As Turing opined, intelligent is as intelligent does. Since comment demands brevity, I can only posit without sufficient reason that it is simply not possible for any mechanism which is “materially indistinguishable” from an intelligent/conscious/possible/etc. replica to be distinguishable from its putatively endowed other in any manner. Zombies aren’t possible critters simply because there is nothing for a zombie to lack once all the material gizmos are in place. Synthetic biology, artificial life and the like will merely confirm what natural selection has already and amply demonstrated: strict materialism works. Just give it (another) chance ... but this time, let’s pay attention so that we don’t get fooled again.

Disclosure: I was (in a previous incarnation) a (not particularly orthodox) student of David Lewis.

Steve said...

Thanks for your thoughts, Corvo.

I still disagree. Whitehead called this problem “the fallacy of misplaced concreteness”. We take the third-person mathematical and symbolic descriptions of nature and start to believe that that they are somehow all that is real. Therefore the parts of reality associated with first-person experience must be an illusion.

This is a mistake. And it doesn’t mean that we need to appeal to the supernatural. It just means that nature is a bit richer than the descriptions. As nature gives rise to living things, such as animals and humans, they derive their first-person intentionality and subjective awareness from the fact that the fabric of the world already possesses the ingredients to make this happen when things are put together in the right way.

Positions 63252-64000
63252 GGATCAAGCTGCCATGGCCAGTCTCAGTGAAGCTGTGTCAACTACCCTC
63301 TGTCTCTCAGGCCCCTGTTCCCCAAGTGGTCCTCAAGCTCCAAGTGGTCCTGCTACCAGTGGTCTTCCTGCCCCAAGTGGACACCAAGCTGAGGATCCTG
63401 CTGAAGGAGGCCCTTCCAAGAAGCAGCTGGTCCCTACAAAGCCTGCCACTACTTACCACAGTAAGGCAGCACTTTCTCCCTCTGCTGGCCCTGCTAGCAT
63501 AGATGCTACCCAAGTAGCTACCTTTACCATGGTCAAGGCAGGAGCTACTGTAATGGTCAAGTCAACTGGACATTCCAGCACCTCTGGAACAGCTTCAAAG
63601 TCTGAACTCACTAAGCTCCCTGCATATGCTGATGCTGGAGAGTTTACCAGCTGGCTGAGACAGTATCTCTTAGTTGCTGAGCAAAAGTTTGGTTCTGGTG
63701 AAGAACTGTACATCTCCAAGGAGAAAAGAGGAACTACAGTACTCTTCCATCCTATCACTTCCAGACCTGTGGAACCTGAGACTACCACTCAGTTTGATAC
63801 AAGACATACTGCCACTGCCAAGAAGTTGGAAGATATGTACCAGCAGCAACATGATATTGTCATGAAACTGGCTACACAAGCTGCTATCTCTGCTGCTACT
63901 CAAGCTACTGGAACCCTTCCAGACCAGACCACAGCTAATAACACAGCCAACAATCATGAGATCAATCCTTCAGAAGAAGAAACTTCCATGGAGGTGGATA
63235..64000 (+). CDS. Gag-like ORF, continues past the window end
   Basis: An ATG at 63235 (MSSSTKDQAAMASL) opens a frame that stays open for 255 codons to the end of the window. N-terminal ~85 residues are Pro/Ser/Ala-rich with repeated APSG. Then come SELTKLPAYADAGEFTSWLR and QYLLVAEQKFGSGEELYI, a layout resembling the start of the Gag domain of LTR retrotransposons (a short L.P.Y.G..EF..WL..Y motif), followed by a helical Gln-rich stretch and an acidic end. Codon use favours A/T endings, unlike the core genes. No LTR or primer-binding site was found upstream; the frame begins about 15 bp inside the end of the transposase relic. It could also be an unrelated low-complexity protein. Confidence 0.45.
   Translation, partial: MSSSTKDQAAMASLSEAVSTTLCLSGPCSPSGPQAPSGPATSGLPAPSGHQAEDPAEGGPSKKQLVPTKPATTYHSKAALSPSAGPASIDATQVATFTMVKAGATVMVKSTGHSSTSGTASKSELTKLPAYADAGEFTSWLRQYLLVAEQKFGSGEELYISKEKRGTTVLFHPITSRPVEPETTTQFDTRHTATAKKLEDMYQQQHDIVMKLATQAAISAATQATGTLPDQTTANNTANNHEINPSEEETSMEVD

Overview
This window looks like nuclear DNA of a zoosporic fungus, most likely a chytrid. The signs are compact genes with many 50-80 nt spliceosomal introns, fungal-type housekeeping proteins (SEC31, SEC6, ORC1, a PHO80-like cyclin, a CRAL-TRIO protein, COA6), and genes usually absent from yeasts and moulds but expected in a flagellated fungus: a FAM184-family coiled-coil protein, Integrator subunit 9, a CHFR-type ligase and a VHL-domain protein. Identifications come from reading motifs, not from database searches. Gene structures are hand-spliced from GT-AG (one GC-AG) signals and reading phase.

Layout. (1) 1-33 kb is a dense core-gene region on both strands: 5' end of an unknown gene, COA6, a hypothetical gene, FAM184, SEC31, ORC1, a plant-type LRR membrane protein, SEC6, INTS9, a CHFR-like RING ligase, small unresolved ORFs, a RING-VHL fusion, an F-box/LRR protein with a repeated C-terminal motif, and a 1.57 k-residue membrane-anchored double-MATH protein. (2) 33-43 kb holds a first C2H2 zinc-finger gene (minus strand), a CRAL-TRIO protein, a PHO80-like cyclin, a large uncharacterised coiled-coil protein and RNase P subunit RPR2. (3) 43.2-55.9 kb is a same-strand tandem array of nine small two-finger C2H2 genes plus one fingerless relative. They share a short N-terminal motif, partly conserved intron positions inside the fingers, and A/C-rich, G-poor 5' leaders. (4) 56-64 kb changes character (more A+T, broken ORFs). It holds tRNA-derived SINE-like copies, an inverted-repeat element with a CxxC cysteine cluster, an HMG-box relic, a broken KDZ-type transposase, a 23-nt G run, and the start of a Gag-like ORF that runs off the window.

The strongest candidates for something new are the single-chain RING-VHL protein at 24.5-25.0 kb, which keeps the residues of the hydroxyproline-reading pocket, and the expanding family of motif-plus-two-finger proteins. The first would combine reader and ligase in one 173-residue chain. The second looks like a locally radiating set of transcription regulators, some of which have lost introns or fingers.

Note this doesn't change the course of science in figuring out how things work - we're not talking about intelligent design here. It's just that the most primitive irreducible part of science, which is the quantum measurement event, contains the seeds of experience and semantics.

cuanalo said...

Meaning has a very simple principle and it pertains in general to life and moreover to self-conscious living creatures such as ourselves. From the advances in Arsology we see that life is a will-of-form or the will to preserve a form, in any living creature chemical processes vary and the constituent matter vary in time, the only constant is the form (not the figure) of being which is also the object of reproduction.

Thus meaning can be defined by the potential outcome of any given configuration of information (phenomenon) as related to the preservation of this form. In biological terms then meaning is basically of only three types: conducive, threatening or indifferent,

In humans, through the migration from the biological to the artificial (culture) meaning seems to become more complex, but in the end it is just an extension of the biological principle of preservation of biological form to the artificial principle of the preservation of cultural form.

Steve said...

Thank you. The idea of meaning being based on will to preserve form is an interesting one. Perhaps it can be applied to non-living physical systems as well.